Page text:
Most of us have to get a tooth taken out at one time or another. In fact, for a lot of people, getting your wisdom teeth taken out in the late teens or early adulthood is almost like a rite of passage. It’s an inconvenience, it’s painful, and it can put you out of action for more than a week, but it’s something we all have to go through so it’s not usually the end of the world.
Still, though, just because it’s something almost everyone goes through doesn’t mean that it’s not still a scary experience— especially when you consider all the myths and horror stories you hear from friends and from down the grapevine. But that’s the purpose of this blog, to sort out the truth from the fictions.
First there is the dreaded dry socket. I remember being scared stiff before getting my wisdom teeth out when I heard about this painful phenomenon. It seemed like adding insult to injury, after going through involved tooth extraction surgery, to have to worry about painful and mysterious after effects. In truth dry sockets only occur after two to five percent of all patients after a tooth extraction. So that should put most of us at ease.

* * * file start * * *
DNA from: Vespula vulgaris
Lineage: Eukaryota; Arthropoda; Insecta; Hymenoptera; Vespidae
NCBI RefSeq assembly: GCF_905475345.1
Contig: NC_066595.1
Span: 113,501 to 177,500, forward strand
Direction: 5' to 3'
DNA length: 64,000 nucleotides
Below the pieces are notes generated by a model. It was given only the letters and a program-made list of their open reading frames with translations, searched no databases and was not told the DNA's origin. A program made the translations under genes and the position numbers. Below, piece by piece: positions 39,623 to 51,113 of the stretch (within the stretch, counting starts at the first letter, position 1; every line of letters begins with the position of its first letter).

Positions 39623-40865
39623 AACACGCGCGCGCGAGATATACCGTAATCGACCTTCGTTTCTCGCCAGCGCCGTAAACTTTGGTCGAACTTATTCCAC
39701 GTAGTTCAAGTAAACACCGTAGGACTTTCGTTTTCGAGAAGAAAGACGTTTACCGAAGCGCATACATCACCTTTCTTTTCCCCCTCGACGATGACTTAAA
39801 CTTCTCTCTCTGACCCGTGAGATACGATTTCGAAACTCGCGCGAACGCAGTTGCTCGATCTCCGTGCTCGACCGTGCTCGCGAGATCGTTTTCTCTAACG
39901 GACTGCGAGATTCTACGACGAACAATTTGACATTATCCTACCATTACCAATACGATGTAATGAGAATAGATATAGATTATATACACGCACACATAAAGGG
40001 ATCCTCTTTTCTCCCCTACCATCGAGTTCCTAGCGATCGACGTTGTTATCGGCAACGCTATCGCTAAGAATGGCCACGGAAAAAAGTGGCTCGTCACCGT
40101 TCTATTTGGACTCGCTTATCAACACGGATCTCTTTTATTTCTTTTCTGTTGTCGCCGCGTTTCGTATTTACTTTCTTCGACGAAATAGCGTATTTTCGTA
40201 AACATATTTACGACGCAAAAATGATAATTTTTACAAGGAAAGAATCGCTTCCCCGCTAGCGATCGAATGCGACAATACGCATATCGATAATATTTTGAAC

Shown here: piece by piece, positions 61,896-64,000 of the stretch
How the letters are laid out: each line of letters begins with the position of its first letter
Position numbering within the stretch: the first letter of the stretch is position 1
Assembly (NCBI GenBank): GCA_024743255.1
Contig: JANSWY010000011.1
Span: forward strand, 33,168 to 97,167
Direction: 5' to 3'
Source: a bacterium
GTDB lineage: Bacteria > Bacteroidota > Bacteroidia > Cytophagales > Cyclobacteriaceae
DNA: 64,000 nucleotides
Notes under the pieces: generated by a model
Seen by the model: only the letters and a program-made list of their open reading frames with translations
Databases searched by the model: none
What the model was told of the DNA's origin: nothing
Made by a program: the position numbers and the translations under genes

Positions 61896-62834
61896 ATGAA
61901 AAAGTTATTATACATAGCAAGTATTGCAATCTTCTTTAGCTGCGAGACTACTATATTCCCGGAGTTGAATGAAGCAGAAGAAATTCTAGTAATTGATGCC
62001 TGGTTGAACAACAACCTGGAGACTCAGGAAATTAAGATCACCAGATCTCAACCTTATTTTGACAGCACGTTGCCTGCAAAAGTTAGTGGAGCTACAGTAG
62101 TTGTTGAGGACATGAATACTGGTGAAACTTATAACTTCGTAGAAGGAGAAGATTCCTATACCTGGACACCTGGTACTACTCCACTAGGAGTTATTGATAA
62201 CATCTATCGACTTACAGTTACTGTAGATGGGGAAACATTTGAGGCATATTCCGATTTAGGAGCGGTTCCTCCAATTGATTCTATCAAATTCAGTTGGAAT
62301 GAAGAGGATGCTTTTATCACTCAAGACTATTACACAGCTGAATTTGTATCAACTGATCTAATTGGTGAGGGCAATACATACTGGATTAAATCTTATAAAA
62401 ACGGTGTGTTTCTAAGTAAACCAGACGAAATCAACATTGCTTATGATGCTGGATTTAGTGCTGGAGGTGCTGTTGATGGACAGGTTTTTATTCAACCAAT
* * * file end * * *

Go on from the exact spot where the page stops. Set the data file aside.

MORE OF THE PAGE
When a tooth is removed, the socket is the hole left in the bone where the tooth used to be. A blood clot forms in the socket to protect it from infections and interference. When that clot becomes dislodged, the socket is exposed to food, air, and fluids. This can cause intense pain lasting for five or six days. The name “dry socket” comes from the appearance of the socket in the absence of the blood clot.
So yes, dry sockets are painful and scary, but they seldom occur. If you follow the instructions of your dentist and oral surgeon after surgery you should be just fine. If you want to be extra sure not to get a dry socket, then after the surgery you especially want to avoid smoking, but also avoid drinking through a straw and taking medications with a blood thinning effect.
We at Rogers Dentistry are happy to serve Spanish Fork and the surrounding area. We hope that this article has been interesting and informative. If you have any further questions about wisdom tooth removal in particular, or dental care in general, don’t hesitate to give our Spanish Fork dentist a call.